When I went a semester to College of the Siskiyous near Mt. Shasta, California I had a professor that taught logic. One of the things he shared was, "Public High Schools have become babysitting services and reformatories all over this nation." Many of the students in the class debated him regarding this but I didn't. The reason was that this was also my personal experience in going to public school. I couldn't disagree with him even though I wanted to because of my loyalty of going from kindergarten through my Junior year in High School in public schools. And in Los Angeles my parents had even moved to Glendale specifically because they had the best public schools in Los Angeles County at that time. (1950s and 1960s). So I felt bad at not being able to argue with my professor about this. But what he said was true when I went to school and it was much worse now around 50 years later.
So, if people ask me, "How should I educate my child I will tell them, 'Don't send your child to public school, whatever you do.' Either home school them or send them to a really good private school or a combination of both if you want them to love learning for life. Loving to learn for life is actually the key to success. Boredom is the key to failure in school. If you aren't excited and interested in what you are studying there really isn't much point in going to school until you find something you love to study.
There is a great book
called "Dumbing us Down" that I greatly recommend. In that book he
points out that anyone who wants to read will learn "When he or she is
ready". To force people to learn things they don't want to or aren't
ready to learn is to kill the creative spark in them sometimes for life.
This is my experience as well. I'm very grateful that I had a few
teachers in public school that inspired me. I can count them on one
hand. Mrs. Krell in 4th grade that pointed out to the class what a great
writer and story teller I was. Mr. Addison who let us watch John Glen
go off into space on TV in 8th Grade Science Class and demonstrated cool things like Electrolysis by breaking water into hydrogen and Oxygen right there in front of us with 12 volt direct current so oxygen boiled off of one electrode and hydrogen boiled off the other in glass tubes, and various English
Teachers and Social Studies teachers that made English and Social
Studies(U.S. ,California and World History) interesting to me. Those
were the main teachers that inspired me to enjoy learning, to always be
curious, to always ask questions in classes both High School and College
and the last most important thing, "There are no dumb questions so just
keep asking whatever questions you have." More than half the time in
both High School and College I noticed thankful looks from students when
I asked questions because they were afraid to ask that particular
question and it was pivotal to whether they understood both the material
and knowing what the heck was going on in class or in regard to their
homework or tests. So, "Just keep asking questions and stay interested
in life enough to stay alive. Sometimes I think I stay alive just so I
can see what happens next in my life, my kids lives and what happens in
the world. Life is very interesting! If it isn't you might not be around
very long. That's kind of how life really is!
Shawn Henry, who is preparing to leave the FBI after more than two decades with the bureau, said in an interview that the current public and private approach to fending off hackers is "unsustainable.'' Computer criminals are simply too talented and defensive measures too weak to stop them, he said.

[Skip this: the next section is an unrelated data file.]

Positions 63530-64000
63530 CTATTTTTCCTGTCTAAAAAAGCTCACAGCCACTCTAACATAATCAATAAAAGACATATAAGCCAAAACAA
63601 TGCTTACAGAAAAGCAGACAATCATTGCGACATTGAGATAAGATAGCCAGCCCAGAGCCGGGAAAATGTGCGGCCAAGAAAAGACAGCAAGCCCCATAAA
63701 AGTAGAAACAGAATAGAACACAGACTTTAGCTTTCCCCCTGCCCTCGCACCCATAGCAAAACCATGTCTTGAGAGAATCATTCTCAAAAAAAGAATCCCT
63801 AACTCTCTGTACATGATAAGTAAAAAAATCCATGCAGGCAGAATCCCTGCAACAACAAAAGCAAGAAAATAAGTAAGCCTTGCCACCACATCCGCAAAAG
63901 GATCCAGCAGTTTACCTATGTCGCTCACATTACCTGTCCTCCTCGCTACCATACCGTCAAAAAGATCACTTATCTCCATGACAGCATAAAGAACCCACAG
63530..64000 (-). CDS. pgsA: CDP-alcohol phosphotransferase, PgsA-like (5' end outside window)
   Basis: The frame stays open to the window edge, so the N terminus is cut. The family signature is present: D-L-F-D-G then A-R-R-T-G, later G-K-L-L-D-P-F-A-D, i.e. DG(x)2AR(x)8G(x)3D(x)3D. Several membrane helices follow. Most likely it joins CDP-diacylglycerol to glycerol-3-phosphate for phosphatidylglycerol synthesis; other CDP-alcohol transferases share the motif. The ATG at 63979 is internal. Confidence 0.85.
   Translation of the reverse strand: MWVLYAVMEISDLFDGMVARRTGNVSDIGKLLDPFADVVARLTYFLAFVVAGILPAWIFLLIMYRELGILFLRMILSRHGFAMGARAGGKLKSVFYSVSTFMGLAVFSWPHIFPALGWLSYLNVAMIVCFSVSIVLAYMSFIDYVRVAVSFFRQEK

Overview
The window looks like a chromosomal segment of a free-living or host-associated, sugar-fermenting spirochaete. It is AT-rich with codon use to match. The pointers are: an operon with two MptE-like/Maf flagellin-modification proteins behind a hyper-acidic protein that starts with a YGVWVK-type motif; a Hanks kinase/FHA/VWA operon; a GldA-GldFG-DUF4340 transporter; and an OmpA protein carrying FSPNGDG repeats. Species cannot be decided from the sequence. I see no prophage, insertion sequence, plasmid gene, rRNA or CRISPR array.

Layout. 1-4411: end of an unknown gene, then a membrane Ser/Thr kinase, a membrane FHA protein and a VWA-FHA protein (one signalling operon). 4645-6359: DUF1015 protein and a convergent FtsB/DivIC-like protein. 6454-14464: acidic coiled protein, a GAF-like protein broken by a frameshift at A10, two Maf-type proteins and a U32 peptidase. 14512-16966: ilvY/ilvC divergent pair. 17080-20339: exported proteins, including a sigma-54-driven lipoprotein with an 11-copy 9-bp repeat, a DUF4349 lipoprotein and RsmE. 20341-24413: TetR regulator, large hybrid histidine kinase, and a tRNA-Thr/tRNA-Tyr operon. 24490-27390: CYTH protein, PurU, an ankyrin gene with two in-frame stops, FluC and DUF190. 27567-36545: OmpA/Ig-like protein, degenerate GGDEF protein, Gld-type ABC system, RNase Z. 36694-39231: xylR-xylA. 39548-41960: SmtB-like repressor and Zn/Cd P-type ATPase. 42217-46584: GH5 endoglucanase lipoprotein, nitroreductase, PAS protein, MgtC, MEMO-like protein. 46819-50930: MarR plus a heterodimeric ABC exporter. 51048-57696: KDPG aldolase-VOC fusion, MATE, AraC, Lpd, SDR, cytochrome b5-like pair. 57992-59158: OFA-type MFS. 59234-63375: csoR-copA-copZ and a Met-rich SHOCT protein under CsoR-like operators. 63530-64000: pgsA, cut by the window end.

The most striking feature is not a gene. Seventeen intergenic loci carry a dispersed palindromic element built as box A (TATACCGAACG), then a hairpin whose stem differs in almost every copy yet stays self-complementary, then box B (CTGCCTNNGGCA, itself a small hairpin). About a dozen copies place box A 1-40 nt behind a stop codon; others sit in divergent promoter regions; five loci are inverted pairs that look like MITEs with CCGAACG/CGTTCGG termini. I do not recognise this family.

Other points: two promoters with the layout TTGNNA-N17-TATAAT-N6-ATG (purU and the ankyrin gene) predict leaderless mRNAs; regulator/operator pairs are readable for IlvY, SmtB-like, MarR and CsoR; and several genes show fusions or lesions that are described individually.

His comments weren't directed at specific legislation but came as Congress considers two competing measures designed to buttress the networks for critical U.S. infrastructure, such as electrical-power plants and nuclear reactors. Though few cybersecurity experts disagree on the need for security improvements, business advocates have argued that the new regulations called for in one of the bills aren't likely to better protect computer networks.
Mr. Henry, who is leaving government to take a cybersecurity job with an undisclosed firm in Washington, said companies need to make major changes in the way they use computer networks to avoid further damage to national security and the economy. Too many companies, from major multinationals to small start-ups, fail to recognize the financial and legal risks they are taking—or the costs they may have already suffered unknowingly—by operating vulnerable networks, he said.
"I don't see how we ever come out of this without changes in technology or changes in behavior, because with the status quo, it's an unsustainable model. Unsustainable in that you never get ahead, never become secure, never have a reasonable expectation of privacy or security,'' Mr. Henry said.
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I have often wondered about this too. Where does it all end? If I am logical there are more billions of people who might earn a living hacking around the world than any other group. Because of this potentially, as long as networks are global in actuality no matter what others might say, protecting information, privacy and even money in various banks appears to just be more and more problematic worldwide every day.
For example, it is a well known quoted fact that American businesses presently (not tomorrow, now!) lose about 1 trillion dollars a year to hackers from around the world right now! This means that you and I pay more for everything because who in the end pays for this hacking directly? That's right. You and I as consumers pay in everything we buy in the U.S. So who pays that 1 trillion dollar loss per year? American consumers do in everything they buy! So, one either considers this the true cost of doing business or we junk the internet for Business?